(T.K. - the answer to your question regarding Nite-Owl's music is also in this article - although who knows, perhaps they changed music providers at some point during the run of the show)

One other thing - the article mentions that WFLD was actually including teletext pages over its regular broadcasts since April of 1981. I had never heard this before. This information just leaves me wanting more. Did they transmit the teletext pages over every program that aired on WFLD since April 1981? Secondly, if you have a recording of a WFLD broadcast from that time period and you are able to fashion some kind of decoder, can you see the original teletext pages that aired during the broadcast? According to this article, there were at least 100 decoders floating around the Chicagoland area. Did anyone save one?

davismv - Regarding your questions: this was recorded by someone who was a "serial taper" but who also apparently had a short attention span. His tapes are filled up with 4-6 hours of material per tape, and rarely are there complete programs, but instead have little "snippets" (no pun intended) of news, sports, commercials, and whatever else struck his fancy I guess. There are a lot of good "bits" but unfortunately almost each one makes you wish he stuck with the recording at least a little longer. (but then again, if he recorded longer segments we wouldn't have the variety that he captured, so it's a six-of-one situation)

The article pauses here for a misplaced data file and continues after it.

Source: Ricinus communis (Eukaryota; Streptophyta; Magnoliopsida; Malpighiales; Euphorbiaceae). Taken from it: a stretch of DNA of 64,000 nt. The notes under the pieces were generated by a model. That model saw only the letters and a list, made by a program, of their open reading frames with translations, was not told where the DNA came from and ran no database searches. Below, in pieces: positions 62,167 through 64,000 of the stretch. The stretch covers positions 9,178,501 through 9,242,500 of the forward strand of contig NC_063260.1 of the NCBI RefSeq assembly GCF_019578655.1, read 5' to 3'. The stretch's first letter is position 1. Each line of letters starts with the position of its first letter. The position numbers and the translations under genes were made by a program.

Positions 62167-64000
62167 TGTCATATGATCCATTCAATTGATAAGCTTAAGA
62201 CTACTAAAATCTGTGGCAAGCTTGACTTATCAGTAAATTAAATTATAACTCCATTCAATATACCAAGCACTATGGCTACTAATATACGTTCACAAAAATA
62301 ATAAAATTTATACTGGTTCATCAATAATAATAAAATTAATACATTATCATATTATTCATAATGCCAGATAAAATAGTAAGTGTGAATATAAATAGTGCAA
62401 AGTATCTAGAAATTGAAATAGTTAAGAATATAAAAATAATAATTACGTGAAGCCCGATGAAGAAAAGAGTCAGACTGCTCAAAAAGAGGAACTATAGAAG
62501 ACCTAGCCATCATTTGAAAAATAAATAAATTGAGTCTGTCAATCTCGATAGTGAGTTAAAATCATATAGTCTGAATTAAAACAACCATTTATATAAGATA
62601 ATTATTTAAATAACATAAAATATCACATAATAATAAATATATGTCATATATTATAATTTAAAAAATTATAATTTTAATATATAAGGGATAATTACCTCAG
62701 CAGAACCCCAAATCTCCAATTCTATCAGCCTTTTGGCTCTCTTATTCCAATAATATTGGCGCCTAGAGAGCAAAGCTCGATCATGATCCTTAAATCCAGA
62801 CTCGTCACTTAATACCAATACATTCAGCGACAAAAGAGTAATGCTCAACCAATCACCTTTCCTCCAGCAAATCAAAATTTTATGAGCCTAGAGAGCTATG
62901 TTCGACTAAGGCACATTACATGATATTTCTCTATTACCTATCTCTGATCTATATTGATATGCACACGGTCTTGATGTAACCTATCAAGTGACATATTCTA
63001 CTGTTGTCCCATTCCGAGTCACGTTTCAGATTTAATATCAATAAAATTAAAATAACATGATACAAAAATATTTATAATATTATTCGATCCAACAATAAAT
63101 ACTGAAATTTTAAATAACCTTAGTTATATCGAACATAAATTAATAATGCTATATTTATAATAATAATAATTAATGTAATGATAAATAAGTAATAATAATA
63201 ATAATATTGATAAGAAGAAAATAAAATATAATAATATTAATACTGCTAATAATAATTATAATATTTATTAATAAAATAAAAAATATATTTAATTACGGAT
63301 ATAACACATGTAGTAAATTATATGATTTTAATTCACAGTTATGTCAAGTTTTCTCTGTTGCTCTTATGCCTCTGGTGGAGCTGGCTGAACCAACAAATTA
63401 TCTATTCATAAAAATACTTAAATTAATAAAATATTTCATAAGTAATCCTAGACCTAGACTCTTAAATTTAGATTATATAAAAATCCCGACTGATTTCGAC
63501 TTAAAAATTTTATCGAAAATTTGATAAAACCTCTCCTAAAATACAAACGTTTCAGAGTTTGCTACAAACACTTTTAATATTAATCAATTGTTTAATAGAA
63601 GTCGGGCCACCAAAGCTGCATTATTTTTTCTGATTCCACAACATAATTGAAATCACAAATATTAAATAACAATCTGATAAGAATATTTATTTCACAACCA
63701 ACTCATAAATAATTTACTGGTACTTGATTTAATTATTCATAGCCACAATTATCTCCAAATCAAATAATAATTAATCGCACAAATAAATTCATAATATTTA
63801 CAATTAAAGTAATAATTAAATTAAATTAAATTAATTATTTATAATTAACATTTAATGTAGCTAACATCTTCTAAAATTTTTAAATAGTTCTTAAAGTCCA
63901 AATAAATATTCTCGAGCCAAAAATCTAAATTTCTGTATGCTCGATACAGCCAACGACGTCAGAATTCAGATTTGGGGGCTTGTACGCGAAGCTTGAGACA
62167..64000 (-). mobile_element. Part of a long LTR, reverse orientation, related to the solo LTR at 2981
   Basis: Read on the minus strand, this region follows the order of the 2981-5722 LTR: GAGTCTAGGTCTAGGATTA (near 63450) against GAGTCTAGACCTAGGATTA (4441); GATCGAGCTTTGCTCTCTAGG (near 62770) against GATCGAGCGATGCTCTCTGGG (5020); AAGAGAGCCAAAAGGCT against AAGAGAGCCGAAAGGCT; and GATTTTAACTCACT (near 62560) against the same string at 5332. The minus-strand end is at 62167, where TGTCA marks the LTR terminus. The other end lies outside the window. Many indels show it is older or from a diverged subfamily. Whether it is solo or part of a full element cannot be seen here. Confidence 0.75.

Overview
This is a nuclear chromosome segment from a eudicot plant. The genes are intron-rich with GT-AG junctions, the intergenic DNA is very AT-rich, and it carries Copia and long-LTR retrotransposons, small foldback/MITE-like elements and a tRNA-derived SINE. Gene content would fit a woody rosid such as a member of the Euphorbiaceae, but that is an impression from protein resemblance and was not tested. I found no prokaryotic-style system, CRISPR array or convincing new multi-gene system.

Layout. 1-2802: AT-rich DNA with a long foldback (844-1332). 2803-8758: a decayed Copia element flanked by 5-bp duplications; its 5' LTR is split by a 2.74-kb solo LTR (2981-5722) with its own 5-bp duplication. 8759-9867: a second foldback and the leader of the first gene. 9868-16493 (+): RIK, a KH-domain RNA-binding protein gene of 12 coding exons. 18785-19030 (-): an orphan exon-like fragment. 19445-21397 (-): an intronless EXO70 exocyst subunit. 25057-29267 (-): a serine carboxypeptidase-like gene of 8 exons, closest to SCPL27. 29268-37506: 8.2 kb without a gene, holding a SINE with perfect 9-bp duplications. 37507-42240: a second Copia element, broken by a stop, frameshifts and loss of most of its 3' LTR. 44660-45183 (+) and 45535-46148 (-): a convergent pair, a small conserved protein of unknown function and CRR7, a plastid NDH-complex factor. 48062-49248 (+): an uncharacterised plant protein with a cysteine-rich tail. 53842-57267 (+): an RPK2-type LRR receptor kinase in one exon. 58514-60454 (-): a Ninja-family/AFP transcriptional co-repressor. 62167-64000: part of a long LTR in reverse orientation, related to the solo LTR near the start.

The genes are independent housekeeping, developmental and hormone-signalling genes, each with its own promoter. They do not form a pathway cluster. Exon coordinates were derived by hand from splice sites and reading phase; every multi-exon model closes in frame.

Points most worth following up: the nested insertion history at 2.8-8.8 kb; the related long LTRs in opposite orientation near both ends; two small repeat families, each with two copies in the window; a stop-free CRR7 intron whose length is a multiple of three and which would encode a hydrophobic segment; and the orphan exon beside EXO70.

Regarding finding tapes: more and more I believe that the best way to find tapes is by asking neighbors, friends, or acquaintances. Why? Because unfortunately these home recorded tapes are seen by most people as virtually worthless most of the time, and if something is viewed as worthless it has way less of a chance of even making it to a thrift store or garage sale. People would just throw them out (which is sad, I know).

Also, some thrift stores now have policies of not letting "home-recorded" tapes make it to the shelf at all - they will just toss or recycle them if donated. The reason I've heard for this is that either someone complained before about something they found on one of the tapes ("adult" content perhaps), or the thrift store people are just being proactive and trying to avoid any issues like this from happening in the first place. In any case, it does stink. One idea I had that you might want to do is call all of your local thrift stores in your area and ask them if they ever get any home-recorded tapes and what they do with them. (first hurdle is making sure they understand what you're talking about - I usually use the term home-recorded tapes and then make sure it's clear by saying I'm not talking about "store-bought" movie type tapes - but tapes that people recorded themselves at home off of TV) If they say that their policy is to just throw them away or recycle them, tell them to save them for you. Give them your name and number and tell them you will pay for them too if they are what you're looking for. Make sure you're talking to a manager or someone at the store that actually has the power to make this change. Also remind the manager to inform his workers so that they are aware of what to do with the tapes too. And lastly, it couldn't hurt to call the stores again every couple months or so, and talk to the same manager if possible, to double check they are still saving tapes for you and that they haven't lost your contact info. :-)